Alpen Know-How for Georgia

Switzerland and Georgia are brothers in more than mountains. Yet Switzerland is the paragon of stability, a state that seemingly works like a well-oiled mechanism of the watch they so rave about: everything is in place, tick-tock, no rushing, no surprises, while Georgia is every bit a mixture of that bombastic chaos that is so quintessential to the Caucasus that even the volatile Southern Europeans would be impressed. Mind you, it is still the most democratic country in the region. All that, though, is first impression, barely scratching a surface. As was well demonstrated in the speech of the Swiss Ambassador to Georgia, His Excellence Patric Franzen, that he gave to commemorate The Swiss National day – an annual event where politicians, journalists and civil sector representatives all gather to pay their due respects to that small nation in the Alps that has become synonymous with success over the latest couple of centuries.

It was perhaps an answer to a quintessential question for our country: how long will it take for Georgia to become a country where land is taken care of in this manner, where infrastructure and planning are not just fancy words you ask government and international funding for? As long as it may take, baby steps, but we've got to move forward and there can hardly be a better model to follow than the Swiss one. One particular message rang especially important in the Ambassador’s speech: the importance of political dialogue, and one probably needn't have to be a political expert to figure out that it was echoing the recent events that unfolded in our fair capital city.

"Over decades we had to learn that a constructive compromise is not a weakness but a strength," Ambassador Franzen said. "We had to learn that power-sharing with the weaker is more sustainable than dominance of the stronger, and we had to learn that a respectful dialogue with the political opponent is more effective than its personal discreditation. The culture of political dialogue has become part of our DNA. Today, we can say that we are united in our diversity through dialogue and compromise and have a high level of political stability."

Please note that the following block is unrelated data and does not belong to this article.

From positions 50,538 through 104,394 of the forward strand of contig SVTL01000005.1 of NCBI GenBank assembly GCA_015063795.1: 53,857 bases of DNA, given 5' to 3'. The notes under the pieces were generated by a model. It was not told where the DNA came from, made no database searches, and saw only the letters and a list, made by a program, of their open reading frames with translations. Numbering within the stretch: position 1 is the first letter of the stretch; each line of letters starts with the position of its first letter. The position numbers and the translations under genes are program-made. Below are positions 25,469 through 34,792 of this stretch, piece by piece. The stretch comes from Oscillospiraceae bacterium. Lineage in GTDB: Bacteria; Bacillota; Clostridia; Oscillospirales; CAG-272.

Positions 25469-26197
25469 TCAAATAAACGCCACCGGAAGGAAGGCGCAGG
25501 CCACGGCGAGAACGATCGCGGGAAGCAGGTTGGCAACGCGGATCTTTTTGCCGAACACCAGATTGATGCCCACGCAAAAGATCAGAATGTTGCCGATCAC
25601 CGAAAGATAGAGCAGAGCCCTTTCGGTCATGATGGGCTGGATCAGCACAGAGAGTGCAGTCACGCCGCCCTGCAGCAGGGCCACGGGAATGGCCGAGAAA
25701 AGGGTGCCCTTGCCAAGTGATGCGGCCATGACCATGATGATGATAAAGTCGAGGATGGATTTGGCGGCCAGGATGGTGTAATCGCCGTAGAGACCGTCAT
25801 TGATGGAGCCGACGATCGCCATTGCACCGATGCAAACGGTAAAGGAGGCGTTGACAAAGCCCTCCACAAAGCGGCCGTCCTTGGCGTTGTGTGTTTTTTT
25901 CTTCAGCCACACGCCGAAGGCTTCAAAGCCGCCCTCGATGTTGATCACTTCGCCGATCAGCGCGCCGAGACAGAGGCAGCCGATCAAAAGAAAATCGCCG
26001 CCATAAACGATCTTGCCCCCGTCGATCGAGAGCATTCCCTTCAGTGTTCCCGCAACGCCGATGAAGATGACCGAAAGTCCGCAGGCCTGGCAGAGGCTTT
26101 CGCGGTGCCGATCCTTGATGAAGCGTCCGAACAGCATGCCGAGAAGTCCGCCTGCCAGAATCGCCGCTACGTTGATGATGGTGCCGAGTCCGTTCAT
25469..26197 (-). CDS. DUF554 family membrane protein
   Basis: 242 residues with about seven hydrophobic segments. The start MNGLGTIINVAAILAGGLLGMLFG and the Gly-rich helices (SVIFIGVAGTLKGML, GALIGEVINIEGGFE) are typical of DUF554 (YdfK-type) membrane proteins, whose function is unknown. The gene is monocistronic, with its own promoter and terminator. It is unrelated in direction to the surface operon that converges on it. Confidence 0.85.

This, however, was not the only insight the Ambassador was trying to get across. Particular emphasis was given to how much the bilateral relations between the two countries have evolved since Georgia gaining independence, when Switzerland was not only one of the first countries to recognize the fledgling state, but also one of the first to provide significant humanitarian aid as Georgia went through a dark period of secessionist conflicts and civil war. And the support since has only seen growth, with Switzerland never backpedaling on deepening the partnership, both on the political and economic level.

"We committed a total of $45 million in the period 2017-2020 and have all elements in place to start to develop our next cooperation program for the years 2021/24,” Ambassador Franzen reported. “We are among the biggest donors in Georgia per capita of our population and we look forward to further developing our cooperation with our partners and to be focused, capacity building and business oriented, and effective." And lest it is forgotten, Switzerland still acts as a mediator between Russia and Georgia due to the absence of diplomatic relations, while the Geneva Talks remain one of the main platforms for dialogue between Georgia and its volatile breakaway regions. Dialogue, as mentioned above, is one thing Georgia can learn from Switzerland – the mentor's skill is perhaps the best in the world, and with an apt pupil the only way is up.

“We try to facilitate interaction between them on concrete, operational issues that are important for their citizens. We act as mediator and facilitator, for example, in the implementation of the Customs Monitoring Agreement. And in the framework of our Human Security Program we contribute to confidence building and dialogue in the region,” Franzen added, underlining his country's support for Georgia's European integration. Switzerland itself might have chosen to opt out both of EU and the NATO, but it’s a luxury they can afford. And it's all about choice too: Switzerland chose that path, while the sovereign nation of Georgia chose a different one, and the Swiss respect the choices of their partners.

So, to go back to the very first argument – instead of comparisons, mayhap we must look for lessons when it comes to the Swiss-Georgian relationship. And one simple, yet crucial lesson might end up being the most rewarding one: realizing that despite all differences in mentality, Switzerland is the example Georgia has to strive for and look up to. And although the situation for our country may often look perilous, let us not forget that life was not a piece of cake for the Swiss either, for centuries. They too had mighty empires looking down at them and fought more than once for the independence and sovereignty of their country. They endured and we must too: endure, and in enduring grow strong, as the saying goes.

By Vazha Tavberidze

08 August 2019 18:53